(1) That he has left his work voluntarily without good cause attributable to his work or to his employer . . . ."
This statutory disqualification provision must be strictly construed, as it denies or limits claimants from benefits under a remedial act. Laswell v. Industrial Comm'n, supra; Crawford v. Industrial Com'n, 482 S.W.2d 739 (Mo.App. 1972); Bussmann Mfg. Co. v. Industrial Com'n, 335 S.W.2d 456 (Mo.App. 1960). In interpreting this provision, we must, however, follow the legislative intent which is ascertained by applying the plain and natural meaning of the words used in the Act so as to promote its objective. Bussmann Mfg. Co. v. Industrial Com'n, 327 S.W.2d 487 (Mo.App. 1959). The precise issue for decision is whether one who terminates employment due to personal illness unrelated to her employment does so voluntarily without good cause attributable to her work or her employer.
In Bussmann Mfg. Co. v. Industrial Com'n, 335 S.W.2d 456 (Mo.App. 1960), we held that § 288.050 1(1) may not be read as if there were a disjunction after the word "voluntarily" so that the section imposed dual elements for a finding of disqualification, i. e., that the termination was both voluntary and without good cause attributable to her work or to her employer. The entire clause must be read within its context. Under this interpretation of the section, one terminates employment involuntarily only if there is a legally sufficient reason for leaving which is causally connected to the work or the employer. The law requires the claimant (Ms. Duffy) to establish that there existed "a causal connection between the work and the aggravation of, or contribution to, the disability." Bussmann Mfg. Co. v. Industrial Com'n of Missouri, 327 S.W.2d 487, 491 (Mo.App. 1959). Personal illness of the employee unrelated to her employment will not render termination involuntary unless the illness was caused or aggravated by the work or the employer. La Plante v. Industrial Com'n., supra; Bussmann Mfg. Co. v. Industrial Com'n, 335 S.W.2d 456 (Mo.App. 1960); Bussmann Mfg. Co. v. Industrial Com'n, 327 S.W.2d 487 (Mo.App. 1959). As Ms. Duffy's illness was admittedly unrelated to her work or her employment, the required causal connection is absent, and Ms. Duffy must be held as a matter of law to have left her job voluntarily; therefore, she is disqualified for unemployment compensation benefits.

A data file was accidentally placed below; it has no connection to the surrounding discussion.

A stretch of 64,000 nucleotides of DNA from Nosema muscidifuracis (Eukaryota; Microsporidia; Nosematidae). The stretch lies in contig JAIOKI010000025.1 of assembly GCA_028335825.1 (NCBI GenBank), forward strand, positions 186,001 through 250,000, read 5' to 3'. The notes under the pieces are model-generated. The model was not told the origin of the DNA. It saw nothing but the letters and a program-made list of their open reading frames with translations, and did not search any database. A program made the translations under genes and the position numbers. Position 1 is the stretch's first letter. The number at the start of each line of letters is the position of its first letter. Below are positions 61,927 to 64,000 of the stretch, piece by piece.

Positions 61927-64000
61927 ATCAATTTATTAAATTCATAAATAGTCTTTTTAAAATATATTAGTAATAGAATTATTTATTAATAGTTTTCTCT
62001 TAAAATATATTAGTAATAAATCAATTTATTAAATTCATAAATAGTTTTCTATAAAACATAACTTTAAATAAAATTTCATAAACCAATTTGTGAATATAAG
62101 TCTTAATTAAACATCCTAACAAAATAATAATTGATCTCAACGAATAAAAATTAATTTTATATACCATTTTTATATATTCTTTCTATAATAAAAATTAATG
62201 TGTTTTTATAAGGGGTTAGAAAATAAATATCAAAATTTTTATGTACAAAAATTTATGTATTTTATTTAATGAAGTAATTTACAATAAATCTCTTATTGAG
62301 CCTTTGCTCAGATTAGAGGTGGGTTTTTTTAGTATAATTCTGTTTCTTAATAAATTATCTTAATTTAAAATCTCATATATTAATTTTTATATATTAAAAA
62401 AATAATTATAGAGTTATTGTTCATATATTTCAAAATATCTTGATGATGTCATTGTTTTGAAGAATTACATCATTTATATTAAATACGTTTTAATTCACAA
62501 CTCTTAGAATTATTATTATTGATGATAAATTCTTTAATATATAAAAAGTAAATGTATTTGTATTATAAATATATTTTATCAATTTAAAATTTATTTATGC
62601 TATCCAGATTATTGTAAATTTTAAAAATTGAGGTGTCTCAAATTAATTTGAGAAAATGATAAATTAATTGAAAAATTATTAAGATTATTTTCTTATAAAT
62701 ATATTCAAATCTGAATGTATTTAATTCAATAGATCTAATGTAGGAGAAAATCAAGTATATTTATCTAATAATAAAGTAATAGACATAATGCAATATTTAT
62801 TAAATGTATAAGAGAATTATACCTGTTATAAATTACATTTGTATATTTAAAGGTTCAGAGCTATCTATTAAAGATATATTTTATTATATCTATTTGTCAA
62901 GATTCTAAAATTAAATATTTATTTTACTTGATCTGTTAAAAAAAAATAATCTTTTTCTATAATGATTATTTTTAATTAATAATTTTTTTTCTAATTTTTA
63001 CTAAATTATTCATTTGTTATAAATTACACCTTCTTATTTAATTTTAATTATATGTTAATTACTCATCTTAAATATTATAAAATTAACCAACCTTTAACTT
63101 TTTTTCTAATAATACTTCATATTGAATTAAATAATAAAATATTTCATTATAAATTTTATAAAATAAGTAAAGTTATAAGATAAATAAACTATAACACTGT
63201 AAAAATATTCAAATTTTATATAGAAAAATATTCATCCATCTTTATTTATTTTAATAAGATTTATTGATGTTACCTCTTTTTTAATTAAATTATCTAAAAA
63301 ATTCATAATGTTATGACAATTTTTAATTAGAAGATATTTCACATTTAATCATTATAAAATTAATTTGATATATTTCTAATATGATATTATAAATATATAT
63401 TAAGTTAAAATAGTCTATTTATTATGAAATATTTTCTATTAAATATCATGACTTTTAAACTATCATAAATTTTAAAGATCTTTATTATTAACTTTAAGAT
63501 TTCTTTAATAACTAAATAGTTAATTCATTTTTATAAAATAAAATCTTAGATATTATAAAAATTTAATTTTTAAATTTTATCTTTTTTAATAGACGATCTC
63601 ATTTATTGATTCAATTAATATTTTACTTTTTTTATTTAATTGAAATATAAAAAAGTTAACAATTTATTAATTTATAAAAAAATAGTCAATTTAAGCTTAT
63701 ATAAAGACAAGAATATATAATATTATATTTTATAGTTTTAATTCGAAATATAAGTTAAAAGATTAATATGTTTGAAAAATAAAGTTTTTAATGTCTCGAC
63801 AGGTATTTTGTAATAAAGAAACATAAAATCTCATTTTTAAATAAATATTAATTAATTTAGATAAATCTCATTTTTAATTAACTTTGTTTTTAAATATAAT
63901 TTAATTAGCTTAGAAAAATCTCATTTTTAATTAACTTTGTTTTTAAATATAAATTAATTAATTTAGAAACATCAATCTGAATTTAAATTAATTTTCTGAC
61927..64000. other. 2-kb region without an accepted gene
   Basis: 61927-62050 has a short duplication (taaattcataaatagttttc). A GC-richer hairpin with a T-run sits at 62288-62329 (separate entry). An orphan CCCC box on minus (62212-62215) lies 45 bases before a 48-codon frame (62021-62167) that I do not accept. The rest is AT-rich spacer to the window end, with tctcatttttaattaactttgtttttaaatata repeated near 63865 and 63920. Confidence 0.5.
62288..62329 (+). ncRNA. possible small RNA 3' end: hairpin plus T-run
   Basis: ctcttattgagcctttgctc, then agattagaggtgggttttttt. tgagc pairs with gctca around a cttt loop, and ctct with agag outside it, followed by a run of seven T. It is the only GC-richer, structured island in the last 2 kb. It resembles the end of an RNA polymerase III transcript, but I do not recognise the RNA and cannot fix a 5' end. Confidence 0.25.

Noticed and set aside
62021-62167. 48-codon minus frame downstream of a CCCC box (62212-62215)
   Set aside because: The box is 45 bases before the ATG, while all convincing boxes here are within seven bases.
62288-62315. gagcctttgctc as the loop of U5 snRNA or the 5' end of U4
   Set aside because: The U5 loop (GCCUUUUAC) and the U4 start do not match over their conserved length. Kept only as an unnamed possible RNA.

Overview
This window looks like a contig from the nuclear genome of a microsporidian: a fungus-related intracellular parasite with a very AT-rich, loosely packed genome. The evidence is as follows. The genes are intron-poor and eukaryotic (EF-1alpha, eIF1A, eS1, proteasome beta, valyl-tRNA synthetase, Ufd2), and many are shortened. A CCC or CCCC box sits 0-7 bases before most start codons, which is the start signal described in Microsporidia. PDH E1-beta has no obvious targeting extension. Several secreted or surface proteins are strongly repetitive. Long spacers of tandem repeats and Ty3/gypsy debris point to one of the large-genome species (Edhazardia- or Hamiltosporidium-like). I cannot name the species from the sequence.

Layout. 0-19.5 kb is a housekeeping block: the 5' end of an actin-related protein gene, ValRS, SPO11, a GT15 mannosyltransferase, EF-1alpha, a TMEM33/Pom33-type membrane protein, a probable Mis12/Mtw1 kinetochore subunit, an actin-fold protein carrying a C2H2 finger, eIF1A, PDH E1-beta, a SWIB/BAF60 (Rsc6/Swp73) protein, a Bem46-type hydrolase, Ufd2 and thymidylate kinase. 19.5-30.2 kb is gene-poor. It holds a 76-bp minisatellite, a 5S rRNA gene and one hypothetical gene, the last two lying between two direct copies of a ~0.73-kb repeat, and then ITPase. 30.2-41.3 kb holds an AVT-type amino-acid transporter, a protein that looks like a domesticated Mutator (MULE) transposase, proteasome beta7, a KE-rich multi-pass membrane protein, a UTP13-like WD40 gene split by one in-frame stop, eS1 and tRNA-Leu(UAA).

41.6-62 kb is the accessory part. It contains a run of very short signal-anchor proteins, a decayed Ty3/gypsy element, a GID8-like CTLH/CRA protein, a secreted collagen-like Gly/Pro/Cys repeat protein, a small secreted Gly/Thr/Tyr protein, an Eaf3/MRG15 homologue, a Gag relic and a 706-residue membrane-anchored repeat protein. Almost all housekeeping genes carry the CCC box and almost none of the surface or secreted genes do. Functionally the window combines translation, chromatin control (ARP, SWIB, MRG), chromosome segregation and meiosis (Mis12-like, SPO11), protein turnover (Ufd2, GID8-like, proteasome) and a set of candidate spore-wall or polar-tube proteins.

In Bussmann Mfg. Co. v. Industrial Com'n of Missouri, 327 S.W.2d 487 (Mo.App. 1959), the claimant was unable to establish that there was a causal connection between her inability to work and her employment.
"Q. Did either or both of the doctors indicate that your hospitalization was caused or related to your work or your working conditions?"
"A. [Ms. Duffy] No, I am sure that had nothing to do with it."
Cf. Trail v. Ind. Com'n Div. of Employment Sec., supra, allowed a claim for unemployment benefits after the claimant advised her employer that she was going to have to quit work because of her pregnancy. However, the evidence was undisputed that the claimant was told by her employer that she would not have to quit; that, instead, the claimant was given a leave of absence, understood to be so by both the claimant and the employer. Consequently, when the claimant sought the return of her job after her period of pregnancy and was refused work, the effect was that the claimant was laid off work and her employment was not caused by her own fault. This is not the situation here.
In light of this holding Ms. Duffy's argument that the purpose of the Employment Security Act requires that her claim for benefits be allowed cannot prevail. A general statement of purpose will not be held to contravene the clear language of a specific disqualification provision. To hold otherwise would be tantamount to a judicial abrogation of the specific provisions of the Act and would render them superfluous.
The judgment is affirmed.
KELLY, P. J., and WEIER, J., concur.